[Edited 2012-06-06 07:43:45]


Live From Amsterdam!
User currently offlineskipness1E From United Kingdom, joined Aug 2007, 3173 posts, RR: 1
Reply 4, posted (2 years 1 month 4 days 3 hours ago) and read 24954 times:

It dates from the 1970s not the 60s!

User currently offlineADent From United States of America, joined Dec 2006, 1356 posts, RR: 2
Reply 5, posted (2 years 1 month 4 days 2 hours ago) and read 24532 times:

It is mentioned on Spaceflightnow too - http://spaceflightnow.com/pegasus/nustar/tour/ . Lots of photos of the L-1011 there.

User currently offlinedash500 From Portugal, joined May 2005, 85 posts, RR: 0
Reply 6, posted (2 years 1 month 4 days 2 hours ago) and read 24516 times:

"Stargazer" was recently upgraded to a -200 standard, which means it now has RB211-524B engines instead of RB211-22B.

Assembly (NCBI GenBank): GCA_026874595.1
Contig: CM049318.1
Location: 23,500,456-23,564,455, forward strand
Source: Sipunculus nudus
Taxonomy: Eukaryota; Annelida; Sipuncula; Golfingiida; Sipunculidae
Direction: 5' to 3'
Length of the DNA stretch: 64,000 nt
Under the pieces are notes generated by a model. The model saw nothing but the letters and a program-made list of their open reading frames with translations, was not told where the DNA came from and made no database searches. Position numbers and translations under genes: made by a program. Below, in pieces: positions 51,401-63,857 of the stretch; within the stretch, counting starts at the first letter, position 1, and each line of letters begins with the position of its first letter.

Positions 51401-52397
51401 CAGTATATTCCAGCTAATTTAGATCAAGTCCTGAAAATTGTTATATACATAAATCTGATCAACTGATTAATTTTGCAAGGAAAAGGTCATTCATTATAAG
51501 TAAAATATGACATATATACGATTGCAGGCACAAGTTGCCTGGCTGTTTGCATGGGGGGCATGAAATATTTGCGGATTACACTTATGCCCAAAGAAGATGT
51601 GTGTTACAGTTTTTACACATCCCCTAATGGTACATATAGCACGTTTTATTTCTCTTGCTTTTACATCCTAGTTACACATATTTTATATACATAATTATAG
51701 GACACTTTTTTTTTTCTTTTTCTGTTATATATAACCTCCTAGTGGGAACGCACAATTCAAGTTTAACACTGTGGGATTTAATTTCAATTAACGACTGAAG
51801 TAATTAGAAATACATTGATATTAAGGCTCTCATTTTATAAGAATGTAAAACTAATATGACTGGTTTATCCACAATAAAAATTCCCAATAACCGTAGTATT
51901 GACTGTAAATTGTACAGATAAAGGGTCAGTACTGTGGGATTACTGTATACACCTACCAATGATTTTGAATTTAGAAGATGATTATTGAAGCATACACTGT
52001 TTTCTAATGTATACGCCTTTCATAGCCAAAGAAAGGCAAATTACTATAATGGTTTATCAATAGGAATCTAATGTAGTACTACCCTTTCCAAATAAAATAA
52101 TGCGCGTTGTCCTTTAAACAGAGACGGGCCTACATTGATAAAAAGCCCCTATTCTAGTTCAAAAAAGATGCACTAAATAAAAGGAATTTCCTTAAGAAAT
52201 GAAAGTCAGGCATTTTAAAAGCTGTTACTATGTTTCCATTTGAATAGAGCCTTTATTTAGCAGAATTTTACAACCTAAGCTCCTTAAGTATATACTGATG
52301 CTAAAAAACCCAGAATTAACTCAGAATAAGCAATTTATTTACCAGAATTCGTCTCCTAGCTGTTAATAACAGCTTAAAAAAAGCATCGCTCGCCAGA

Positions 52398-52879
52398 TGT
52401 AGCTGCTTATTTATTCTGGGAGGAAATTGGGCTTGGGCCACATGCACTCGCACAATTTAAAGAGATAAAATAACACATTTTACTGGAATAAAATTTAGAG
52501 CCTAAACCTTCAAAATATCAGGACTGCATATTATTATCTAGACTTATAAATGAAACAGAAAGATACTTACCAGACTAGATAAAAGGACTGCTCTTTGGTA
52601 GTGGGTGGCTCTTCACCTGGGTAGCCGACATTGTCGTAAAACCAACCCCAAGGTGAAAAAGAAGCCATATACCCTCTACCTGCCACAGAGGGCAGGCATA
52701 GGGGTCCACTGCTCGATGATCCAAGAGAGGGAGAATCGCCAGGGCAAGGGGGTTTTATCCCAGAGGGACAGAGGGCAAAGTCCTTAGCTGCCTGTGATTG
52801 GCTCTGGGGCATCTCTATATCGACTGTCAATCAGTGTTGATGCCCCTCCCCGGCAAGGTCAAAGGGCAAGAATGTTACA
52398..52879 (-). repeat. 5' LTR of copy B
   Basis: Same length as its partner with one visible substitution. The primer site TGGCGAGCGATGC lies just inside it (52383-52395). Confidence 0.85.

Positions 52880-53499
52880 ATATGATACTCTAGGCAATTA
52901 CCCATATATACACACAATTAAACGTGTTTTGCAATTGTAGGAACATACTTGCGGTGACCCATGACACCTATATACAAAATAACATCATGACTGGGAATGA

This is because no MRO shop in the world works with the RB211-22B anymore and Orbital had to comply with the AD's.



TriStar
User currently offlinetjwgrr From United States of America, joined Mar 2000, 2411 posts, RR: 3
Reply 7, posted (2 years 1 month 4 days 2 hours ago) and read 24257 times:

Looks like N140SC will be heading to the Marshall Islands after a stop at Hickam AFB in Hawaii:

http://flightaware.com/live/flight/N140SC



Direct KNOBS, maintain 2700' until established on the localizer, cleared ILS runway 26 left approach.
User currently offlineakelley728 From United States of America, joined Dec 1999, 2181 posts, RR: 5